The gifts of the Holy Spirit

| Father Michael Van Sloun | September 16, 2020 | 0 Comments

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Seven gifts of the Holy Spirit are imparted on those who receive the sacrament of confirmation.

Six are listed in the “Immanuel Prophecy,” which describes an expected future ideal Davidic king: wisdom and understanding, counsel and strength (fortitude), knowledge and fear of the Lord (Is 11:2). The translators of the Hebrew Bible to Greek, the Septuagint, added a seventh gift, piety, to achieve the symbolic number for completeness. Jesus was blessed with these gifts by his Father, and those who are confirmed are blessed with these gifts by the Holy Spirit. They supply the spiritual power and strength a person needs to accomplish his or her vocational calling and mission in life.

The bishop asks God to bestow these gifts on the confirmation candidates in the prayer he offers with outstretched hands before the anointing: “Almighty God, Father of our Lord Jesus Christ, who brought these your servants to new birth by water and the Holy Spirit, freeing them from sin: send upon them, O Lord, the Holy Spirit, the Paraclete; give them the spirit of wisdom and understanding, the spirit of counsel and fortitude, the spirit of knowledge and piety; fill them with the spirit of the fear of the Lord.”

Wisdom is the ability to exercise good judgment. It distinguishes between right and wrong, seeks and upholds truth and justice, and balances personal good with the common good. It is in touch with reality, demonstrates common sense and is prudent. It often increases as a person advances in years and gains life experience. In the Old Testament, wisdom is personified by “Sophia,” the mythical mother of faith, hope and love; while in the New Testament, wisdom is personified by Jesus himself.

Understanding is the gift of intelligence and enlightenment. It is the ability to think clearly; to perceive, comprehend and interpret information; and to have insight and discern meaning.

Counsel is good advice. It is the ability to teach, inform, guide, direct, warn, admonish, recommend and encourage. It is not limited to the giving of advice but extends to the ability to graciously receive it. The gift is needed by parents, teachers, coaches, supervisors, mentors, therapists, lawyers, clergy, consultants, elders and spouses — anyone who offers advice to others.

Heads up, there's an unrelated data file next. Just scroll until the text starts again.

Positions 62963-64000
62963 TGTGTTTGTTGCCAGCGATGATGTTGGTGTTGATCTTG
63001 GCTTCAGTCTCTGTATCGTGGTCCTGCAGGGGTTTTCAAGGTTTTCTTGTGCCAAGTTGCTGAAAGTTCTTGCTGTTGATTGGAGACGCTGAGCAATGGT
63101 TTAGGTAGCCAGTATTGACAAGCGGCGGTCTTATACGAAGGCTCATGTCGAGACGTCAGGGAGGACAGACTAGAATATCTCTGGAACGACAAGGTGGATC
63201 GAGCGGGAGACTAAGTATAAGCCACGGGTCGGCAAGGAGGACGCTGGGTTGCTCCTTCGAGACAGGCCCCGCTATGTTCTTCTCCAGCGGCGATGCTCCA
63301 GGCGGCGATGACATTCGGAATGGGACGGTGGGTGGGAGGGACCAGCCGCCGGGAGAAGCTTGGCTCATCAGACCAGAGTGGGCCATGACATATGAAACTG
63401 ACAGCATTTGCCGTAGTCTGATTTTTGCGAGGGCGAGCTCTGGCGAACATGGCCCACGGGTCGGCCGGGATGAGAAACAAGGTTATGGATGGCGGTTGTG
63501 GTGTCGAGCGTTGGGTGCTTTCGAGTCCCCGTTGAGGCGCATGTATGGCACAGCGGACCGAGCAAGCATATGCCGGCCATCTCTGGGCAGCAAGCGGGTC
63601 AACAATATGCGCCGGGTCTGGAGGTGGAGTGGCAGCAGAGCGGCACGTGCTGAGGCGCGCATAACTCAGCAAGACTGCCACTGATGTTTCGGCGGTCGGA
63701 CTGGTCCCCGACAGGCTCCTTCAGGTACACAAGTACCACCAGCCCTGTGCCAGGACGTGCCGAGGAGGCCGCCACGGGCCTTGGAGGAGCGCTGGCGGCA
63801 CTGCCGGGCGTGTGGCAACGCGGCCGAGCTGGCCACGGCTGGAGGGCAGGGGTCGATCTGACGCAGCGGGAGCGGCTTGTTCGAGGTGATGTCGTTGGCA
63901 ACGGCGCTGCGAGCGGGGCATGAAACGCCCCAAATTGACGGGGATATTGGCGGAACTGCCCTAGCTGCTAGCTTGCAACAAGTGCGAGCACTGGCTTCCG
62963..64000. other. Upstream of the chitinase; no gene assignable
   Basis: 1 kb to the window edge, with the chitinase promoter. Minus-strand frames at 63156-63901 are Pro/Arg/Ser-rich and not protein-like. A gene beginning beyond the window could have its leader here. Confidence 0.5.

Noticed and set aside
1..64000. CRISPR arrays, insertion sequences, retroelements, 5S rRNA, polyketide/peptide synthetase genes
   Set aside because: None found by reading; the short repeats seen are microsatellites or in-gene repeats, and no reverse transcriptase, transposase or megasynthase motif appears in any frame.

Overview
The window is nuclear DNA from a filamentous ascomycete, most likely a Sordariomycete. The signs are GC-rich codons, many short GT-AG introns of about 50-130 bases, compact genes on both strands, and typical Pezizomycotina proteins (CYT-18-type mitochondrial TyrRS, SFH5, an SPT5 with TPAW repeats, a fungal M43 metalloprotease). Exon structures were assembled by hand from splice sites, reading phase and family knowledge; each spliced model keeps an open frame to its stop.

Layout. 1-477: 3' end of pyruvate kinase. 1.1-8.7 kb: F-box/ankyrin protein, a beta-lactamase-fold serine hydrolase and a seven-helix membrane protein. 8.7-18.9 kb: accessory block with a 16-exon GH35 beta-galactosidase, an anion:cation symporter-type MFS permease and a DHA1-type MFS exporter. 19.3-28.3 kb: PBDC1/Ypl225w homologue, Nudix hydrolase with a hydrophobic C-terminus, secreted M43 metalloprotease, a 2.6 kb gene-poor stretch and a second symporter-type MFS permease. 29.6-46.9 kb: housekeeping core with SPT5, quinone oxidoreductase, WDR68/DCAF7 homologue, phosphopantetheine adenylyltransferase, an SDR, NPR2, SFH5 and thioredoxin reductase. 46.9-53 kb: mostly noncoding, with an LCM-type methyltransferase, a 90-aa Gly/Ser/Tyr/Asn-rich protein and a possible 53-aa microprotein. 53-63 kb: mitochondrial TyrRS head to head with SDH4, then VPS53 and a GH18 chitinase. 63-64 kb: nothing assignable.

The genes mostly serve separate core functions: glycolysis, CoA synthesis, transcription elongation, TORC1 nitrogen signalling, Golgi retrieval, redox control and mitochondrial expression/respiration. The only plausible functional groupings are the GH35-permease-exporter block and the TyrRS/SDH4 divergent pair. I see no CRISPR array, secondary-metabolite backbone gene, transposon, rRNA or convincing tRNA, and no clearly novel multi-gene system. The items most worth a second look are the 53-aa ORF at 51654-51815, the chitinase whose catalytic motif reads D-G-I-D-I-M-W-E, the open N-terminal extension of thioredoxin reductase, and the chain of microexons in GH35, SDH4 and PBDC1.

Fortitude is an unwavering commitment to God or a proper course of action, and it shows itself as moral strength, courage, determination, patient endurance, long suffering, a resolute spirit, stamina and resiliency.

Knowledge is the ability to study and learn; to acquire, retain and master facts and information; and to put what is learned to good use for constructive purposes.

Fear of the Lord is awe, reverence and respect for God. It acknowledges that everything comes as a gift from God, downplays personal achievement and self-sufficiency, and gladly offers praise, worship and adoration to God.

Piety is personal holiness, and it includes devotion to God, prayer, virtue, goodness, decency, self-mastery, innocence, the avoidance of sin and obedience to God’s will.

A person who receives the gifts of the Holy Spirit in the sacrament of confirmation must cooperate with these special graces and put them to good use. To fail to do so would be like purchasing a new computer and leaving it in the box or buying a new car and leaving it in the garage. For the computer to work, the owner must plug it in and turn it on. For the car to work, the motorist must put it in gear and drive it. For confirmation to work, the recipient must cultivate the divine gifts by using and applying them, not just occasionally, but consistently throughout each day.

Father Van Sloun is pastor of St. Bartholomew in Wayzata. This column is part of an ongoing series on confirmation.

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Category: Faith Fundamentals